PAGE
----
Fieldset
Triage

Triage: to prioritize which patient gets treatment first, or even at all. Not to be confused with the French word "tirage", meaning to hold a draw. as in, "the luck of the..."

Triage: to prioritize which patient gets treatment first, or even at all. Not to be confused with the French word "tirage", meaning to hold a draw. as in, "the luck of the..."

I have three patients to transfer to Kilwa but I only have room for two in the car. So I decide that the woman who is most likely dying of aids and the little girl who has something very wrong with her eyes get to go. The woman is so weak and if I leave her she will die. If I bring her she may die anyway, but I can't leave her behind. The little girl arrived at the last minute. There is no more white left in her eyes, only blood red and I don't know what to do for her, but I am worried she could go blind. This means that the Papa with the malnutrition and severe bilateral, pitting oedema that I had planned to transfer has to wait until next week for a spot in the car. His feet are so swollen that he can barely walk as it is, so the two-day bike ride, if you are lucky enough to have a bike, is out-of-the-question. Triage is the hardest job in an emergency department. You prioritize who is the sickest, who is in the most pain, who gets relief first, and sometimes, whether you want to or not, who gets to live, and who gets to die... or at least it feels that way. I'm not sure who has luck on their side. the patient who is the sickest and gets to see the doctor first, or the patient who is perhaps less sick but has to wait?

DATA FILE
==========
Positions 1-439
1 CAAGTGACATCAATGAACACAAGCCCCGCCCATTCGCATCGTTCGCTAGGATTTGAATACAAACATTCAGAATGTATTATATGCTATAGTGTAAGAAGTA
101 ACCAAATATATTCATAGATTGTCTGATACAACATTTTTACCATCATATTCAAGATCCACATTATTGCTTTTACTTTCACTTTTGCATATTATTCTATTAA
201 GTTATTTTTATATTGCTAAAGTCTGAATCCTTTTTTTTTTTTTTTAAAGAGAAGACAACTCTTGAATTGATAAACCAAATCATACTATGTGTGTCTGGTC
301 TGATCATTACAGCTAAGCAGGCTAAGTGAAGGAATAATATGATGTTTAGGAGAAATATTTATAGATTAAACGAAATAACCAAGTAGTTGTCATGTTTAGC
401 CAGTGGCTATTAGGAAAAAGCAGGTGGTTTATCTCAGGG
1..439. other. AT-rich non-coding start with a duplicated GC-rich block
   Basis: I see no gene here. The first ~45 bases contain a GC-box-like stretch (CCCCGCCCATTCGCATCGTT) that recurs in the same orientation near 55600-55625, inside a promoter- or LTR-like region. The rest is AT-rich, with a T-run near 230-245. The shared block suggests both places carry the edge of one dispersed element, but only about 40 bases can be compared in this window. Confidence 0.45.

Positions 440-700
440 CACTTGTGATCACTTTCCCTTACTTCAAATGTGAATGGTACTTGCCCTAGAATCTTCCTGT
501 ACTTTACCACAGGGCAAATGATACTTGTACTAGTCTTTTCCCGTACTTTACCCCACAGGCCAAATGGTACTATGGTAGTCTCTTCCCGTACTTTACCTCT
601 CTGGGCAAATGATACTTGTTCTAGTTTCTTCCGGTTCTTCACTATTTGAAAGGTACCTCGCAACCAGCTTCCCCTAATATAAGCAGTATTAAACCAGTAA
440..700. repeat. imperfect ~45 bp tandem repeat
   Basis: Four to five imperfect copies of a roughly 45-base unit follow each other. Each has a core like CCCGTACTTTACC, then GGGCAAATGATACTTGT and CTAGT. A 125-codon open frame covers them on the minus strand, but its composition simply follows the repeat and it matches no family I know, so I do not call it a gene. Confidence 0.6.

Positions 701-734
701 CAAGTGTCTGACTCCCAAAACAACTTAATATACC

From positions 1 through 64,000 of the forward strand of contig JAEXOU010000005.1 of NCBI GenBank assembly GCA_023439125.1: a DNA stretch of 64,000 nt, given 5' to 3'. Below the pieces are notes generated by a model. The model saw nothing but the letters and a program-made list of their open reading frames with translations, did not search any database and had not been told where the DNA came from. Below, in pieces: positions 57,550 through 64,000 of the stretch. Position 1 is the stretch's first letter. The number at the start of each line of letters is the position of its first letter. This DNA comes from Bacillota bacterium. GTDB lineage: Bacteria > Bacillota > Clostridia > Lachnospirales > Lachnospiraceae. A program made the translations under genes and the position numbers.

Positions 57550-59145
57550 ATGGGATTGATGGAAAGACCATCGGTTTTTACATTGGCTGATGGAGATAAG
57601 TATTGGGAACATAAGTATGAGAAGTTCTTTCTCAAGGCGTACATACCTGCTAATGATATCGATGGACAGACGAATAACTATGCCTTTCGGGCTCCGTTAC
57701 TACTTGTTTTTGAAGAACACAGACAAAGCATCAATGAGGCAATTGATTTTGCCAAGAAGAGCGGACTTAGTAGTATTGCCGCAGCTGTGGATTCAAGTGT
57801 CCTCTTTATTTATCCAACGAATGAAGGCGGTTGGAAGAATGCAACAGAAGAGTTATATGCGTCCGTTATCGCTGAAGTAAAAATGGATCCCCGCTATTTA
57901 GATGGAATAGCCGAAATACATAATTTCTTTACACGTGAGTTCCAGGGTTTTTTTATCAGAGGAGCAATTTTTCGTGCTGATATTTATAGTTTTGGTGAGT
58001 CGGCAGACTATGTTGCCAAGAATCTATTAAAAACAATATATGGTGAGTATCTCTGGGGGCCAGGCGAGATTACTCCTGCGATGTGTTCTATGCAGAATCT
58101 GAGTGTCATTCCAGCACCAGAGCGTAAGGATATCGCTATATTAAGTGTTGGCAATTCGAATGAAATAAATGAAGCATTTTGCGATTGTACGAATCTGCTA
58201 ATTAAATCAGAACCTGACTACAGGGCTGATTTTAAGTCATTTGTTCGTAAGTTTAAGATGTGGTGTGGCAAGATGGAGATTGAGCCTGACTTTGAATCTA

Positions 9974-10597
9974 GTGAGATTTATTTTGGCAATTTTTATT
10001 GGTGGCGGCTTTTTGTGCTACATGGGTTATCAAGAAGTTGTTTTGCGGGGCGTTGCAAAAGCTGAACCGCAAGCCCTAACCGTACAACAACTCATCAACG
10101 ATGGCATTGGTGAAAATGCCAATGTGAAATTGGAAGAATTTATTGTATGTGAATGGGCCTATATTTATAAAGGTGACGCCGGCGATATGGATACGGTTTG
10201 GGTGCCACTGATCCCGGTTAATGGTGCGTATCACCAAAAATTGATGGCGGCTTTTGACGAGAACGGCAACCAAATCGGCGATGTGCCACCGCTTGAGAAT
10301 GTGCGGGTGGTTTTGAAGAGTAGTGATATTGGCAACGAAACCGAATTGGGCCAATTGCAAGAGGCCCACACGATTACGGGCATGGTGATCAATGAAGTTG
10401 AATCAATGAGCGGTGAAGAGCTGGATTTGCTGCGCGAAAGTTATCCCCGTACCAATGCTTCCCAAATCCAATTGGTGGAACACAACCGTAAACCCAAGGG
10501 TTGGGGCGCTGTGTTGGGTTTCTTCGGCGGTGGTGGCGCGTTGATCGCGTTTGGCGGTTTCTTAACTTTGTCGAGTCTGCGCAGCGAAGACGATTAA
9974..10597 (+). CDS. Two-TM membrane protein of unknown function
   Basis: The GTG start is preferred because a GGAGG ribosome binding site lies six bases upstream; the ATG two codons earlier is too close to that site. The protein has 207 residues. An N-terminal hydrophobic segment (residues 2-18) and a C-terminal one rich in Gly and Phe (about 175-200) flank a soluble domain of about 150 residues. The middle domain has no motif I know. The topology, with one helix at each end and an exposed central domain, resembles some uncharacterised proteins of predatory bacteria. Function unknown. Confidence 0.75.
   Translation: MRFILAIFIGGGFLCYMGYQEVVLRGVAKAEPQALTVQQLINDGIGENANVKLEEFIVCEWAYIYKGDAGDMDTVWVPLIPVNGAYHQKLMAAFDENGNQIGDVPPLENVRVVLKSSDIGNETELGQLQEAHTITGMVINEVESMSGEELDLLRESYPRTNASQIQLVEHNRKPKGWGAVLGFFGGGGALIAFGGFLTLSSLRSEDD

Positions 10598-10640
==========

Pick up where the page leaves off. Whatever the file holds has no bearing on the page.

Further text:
We hear on the radio that the other team has gone to Mubanga, this means there are more Cholera cases. I know this because they were supposed to go to Lukonzolwa and because the water sanitation specialist is in the car with them. The sick woman has a high fever and she is vomiting and shaky and I am worried she will be hypoglycemic so I give her a spoonful of sugar since it is all I can do when the car is moving. We stop at our health centre in Kabangu and start an IV drip and some medicine to bring the fever down and then continue the trip to Kilwa. We take the patients to the hospital but all the doctors are in surgery, which is lucky for the surgical patient, but not for the two I have brought with me, they will have to wait. I see Thierry and his father outside. Thierry has started tuberculosis treatment and is getting better every day. Maybe he has a bit of luck on his side.